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Formula 1

How Miami upgrade fits into Haas’ retooled F1 development plan

by Valentin Khorounzhiy
3 min read

The first significant upgrade from Haas’s increased development programme for 2023 will be used at Formula 1’s Miami Grand Prix.

Last year Haas only introduced one major update all season, waiting until just before the summer break to do so.

This was cost-related and justifiable to Haas because the brand new technical regulations meant there was benefit to understanding the launch car as much as possible.

Aided by a bigger development budget this year, Haas plans to introduce upgrades more frequently. This begins in Miami where the VF-23 has a new floor.

“Because it’s the second year in development, very similar regulations that are not completely the same, if you have something to put on the car, there’s no point waiting for a big update because then you’re expecting maybe too much,” said Haas team boss Guenther Steiner.

“It’s just keeping on doing stuff you think makes the car quicker. And it’s not always just sheer downforce. It’s also driveability, set-up-wise, what you can do with different bits and pieces aerodynamically.”

Haas F1 Miami GP

Haas’s upgrades this year are not expected to be large and visible packages of new parts. This is for three reasons.

In the second year of the rules, even though there has been a change over the winter regarding floor edge heights, Haas is prioritising refinement in how key parts of its car work rather than pursuing significant changes in design philosophy or concept.

For example, it will focus on how the floor and the rear wing work together to improve aerodynamic efficiency, or the control of the aerodynamics versus the car’s ride height (like the platform control that Red Bull has mastered so effectively).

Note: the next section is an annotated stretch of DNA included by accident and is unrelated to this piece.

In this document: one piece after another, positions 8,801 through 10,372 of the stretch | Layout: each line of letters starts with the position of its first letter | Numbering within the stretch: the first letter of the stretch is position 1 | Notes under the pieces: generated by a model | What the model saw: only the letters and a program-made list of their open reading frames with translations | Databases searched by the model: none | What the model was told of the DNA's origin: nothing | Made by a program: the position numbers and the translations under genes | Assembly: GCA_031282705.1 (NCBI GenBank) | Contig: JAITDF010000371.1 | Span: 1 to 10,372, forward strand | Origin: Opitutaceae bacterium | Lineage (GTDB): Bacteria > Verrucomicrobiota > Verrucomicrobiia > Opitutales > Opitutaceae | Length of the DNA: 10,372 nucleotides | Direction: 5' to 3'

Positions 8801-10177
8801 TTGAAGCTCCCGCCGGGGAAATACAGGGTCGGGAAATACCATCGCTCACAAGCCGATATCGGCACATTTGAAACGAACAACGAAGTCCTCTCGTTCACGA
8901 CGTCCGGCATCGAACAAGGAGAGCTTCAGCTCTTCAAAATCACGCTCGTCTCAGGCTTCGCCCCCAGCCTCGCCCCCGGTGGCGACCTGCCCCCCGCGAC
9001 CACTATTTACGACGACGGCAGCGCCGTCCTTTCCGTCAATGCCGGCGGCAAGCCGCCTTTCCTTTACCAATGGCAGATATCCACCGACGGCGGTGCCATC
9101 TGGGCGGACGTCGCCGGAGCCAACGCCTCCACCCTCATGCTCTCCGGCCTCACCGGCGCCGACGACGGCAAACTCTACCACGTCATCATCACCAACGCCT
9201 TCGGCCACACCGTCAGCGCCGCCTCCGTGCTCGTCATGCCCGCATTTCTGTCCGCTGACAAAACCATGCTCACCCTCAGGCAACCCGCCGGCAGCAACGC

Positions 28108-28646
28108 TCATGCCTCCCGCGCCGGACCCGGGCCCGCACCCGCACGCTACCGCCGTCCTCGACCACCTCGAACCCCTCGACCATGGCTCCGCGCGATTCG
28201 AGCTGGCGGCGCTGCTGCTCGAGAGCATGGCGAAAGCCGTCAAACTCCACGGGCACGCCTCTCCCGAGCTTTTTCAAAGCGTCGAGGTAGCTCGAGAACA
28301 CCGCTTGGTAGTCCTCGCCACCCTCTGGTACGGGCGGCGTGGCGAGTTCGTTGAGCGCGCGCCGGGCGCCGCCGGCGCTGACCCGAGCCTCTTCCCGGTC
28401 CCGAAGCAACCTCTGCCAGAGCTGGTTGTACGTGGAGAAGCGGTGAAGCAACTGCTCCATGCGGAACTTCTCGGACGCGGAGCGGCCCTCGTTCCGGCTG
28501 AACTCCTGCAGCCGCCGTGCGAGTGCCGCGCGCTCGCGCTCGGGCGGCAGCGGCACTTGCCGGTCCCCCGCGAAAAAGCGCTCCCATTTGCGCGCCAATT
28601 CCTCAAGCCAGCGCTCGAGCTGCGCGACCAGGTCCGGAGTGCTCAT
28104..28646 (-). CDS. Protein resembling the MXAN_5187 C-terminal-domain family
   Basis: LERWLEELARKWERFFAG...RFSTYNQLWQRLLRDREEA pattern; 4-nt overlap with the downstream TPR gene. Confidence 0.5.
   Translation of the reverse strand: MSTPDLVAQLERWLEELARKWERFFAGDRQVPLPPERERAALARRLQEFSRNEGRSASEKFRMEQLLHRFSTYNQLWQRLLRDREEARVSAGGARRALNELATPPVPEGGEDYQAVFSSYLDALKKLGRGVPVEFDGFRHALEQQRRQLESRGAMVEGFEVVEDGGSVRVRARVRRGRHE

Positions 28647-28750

“We are in a much better position in terms of bringing upgrades,” Haas principal aerodynamicist Juan Molina said.

“Everybody talks about the floor being quite an important part but you need to understand how you develop the surrounding components.

“So how do you manipulate the flow with the front wing and the suspension going to the floor? How do you get the rear of the car, the rear wing or the rear corners, to work with that floor?

Haas F1 Miami GP

“It’s not only about the floor, it’s about everything else. It’s quite critical how you manage the different components and what upgrades you bring.

“But from our point of view, we have a programme which has quite decent upgrades through the season.”

The second reason is that Haas takes so much underlying car architecture from Ferrari, such as the suspension and the cooling system, that it is restricted from major changes to areas like the sidepods anyway.

And the third is that under a budget cap all teams have to choose their developments with cost efficiency in mind and Haas believes that a traditional and more visible change like a new front wing, which would require a new crash test as well, is not sensible.

Steiner acknowledged that Haas depends “a lot” on what Ferrari decides to do with major mechanical components so “there’s some things you cannot do” to change the car.

A further suggestion that the upgrades this year will be less visibly striking is that Molina said “people focus too much on the bodywork”.

But Steiner has hinted bigger changes, like more of a Red Bull style of car, are possible next year.

Max Verstappen Red Bull Kevin Magnussen Haas F1

“You always try and we have tried different concepts,” he said.

“But you cannot jump completely to what Red Bull is doing because you have got your chassis, your cooling installation, your radiator installation, so you cannot just jump.

“You try to do more going that way. And I think everybody’s tried to test something. But until we are 100% sure that is a step forward, why would you go there?

“Maybe for next year we will go there. But at the moment, there is no panic reaction. I think our car in the midfield is still pretty strong.”

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